Carmel Cahill, head of the policies, trade and adjustment division of the OECD's directorate for agriculture, food and fisheries, subscribed to this criticism. "European subsidies for agriculture continue to benefit the largest land owners," Cahill told IPS.
According to the most recent data, 11 percent of farms get 75 percent of the payments. "Take care though," Cahill warned, "it is the share of the payments, not of the entire budget, some of which goes to programmes and purposes that are not payments."
[Indeed, as explained above, part of the EU budget goes to collective subsidies in kind such as for rural development and it is also the case of the largest part of the State aids.]
Cahill also called attention to positive changes in the agricultural subsidy policies, especially in the EU.
"Despite still spending a large chunk of its budget on supporting a relatively small sector of its economy, the EU has reformed its subsidies criteria to move away from supporting exports and towards supporting producers, thus decoupling aid from production," Cahill said. "Such subsidies," Cahill argued, "are far less distorting in terms of trade than the aid directly linked to production volumes."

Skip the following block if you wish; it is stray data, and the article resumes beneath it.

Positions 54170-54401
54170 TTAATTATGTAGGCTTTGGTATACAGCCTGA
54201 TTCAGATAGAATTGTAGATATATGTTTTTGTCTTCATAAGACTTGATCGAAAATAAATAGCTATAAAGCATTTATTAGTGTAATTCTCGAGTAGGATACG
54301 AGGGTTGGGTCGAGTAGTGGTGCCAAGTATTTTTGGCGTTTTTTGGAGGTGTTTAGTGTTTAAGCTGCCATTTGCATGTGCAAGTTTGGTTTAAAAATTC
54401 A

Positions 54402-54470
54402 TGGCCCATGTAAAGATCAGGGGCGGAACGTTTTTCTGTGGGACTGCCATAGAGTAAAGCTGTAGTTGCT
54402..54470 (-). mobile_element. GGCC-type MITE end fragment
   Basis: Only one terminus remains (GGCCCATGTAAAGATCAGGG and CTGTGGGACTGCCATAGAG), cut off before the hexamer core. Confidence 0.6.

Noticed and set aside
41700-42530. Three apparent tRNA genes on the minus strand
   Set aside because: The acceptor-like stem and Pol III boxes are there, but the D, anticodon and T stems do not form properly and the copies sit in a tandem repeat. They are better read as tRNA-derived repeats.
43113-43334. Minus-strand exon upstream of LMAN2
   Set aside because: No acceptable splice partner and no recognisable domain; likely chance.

[Not at all, to the contrary: the Single Payment Scheme which accounted in 2009 for 60% of the common EU agricultural budget and 72% of the domestic direct payments (excluding export refunds and rural development, see table above) is the most trade-distorting type of subsidy for 7 reasons which cannot be explained here. See: J. Berthelot, The CAP subsidies are incompatible with the WTO Agreement on agriculture, 1st April 2010, http://www.solidarite.asso.fr/Papers-2010.html]
However, Cahill lamented that the EU and the member countries do not link the subsidies to specific targets. "The EU could connect its aid to better environmental protection measures of agriculture, or to an increased concern for biodiversity," Cahill told IPS. She explained that the increase in agricultural subsidies was mainly provoked by fluctuations in international commodity prices during the last four years. "Higher commodity prices in 2007 and 2008 were behind drops in the measured support in those years and the return to 2007 level prices reversed this trend for 2009", automatically leading to relatively higher subsidies. The OECD report also says that lower or negative economic growth in OECD countries, caused by the recent global recession, moderated demand pressures in particularly higher value-added products, such as dairy and meats. A positive supply response to higher prices in 2008 came at the same time as growth for food demand was easing. These factors all contributed to the rise in subsidies.
[This first appeared on WTO-INTL list]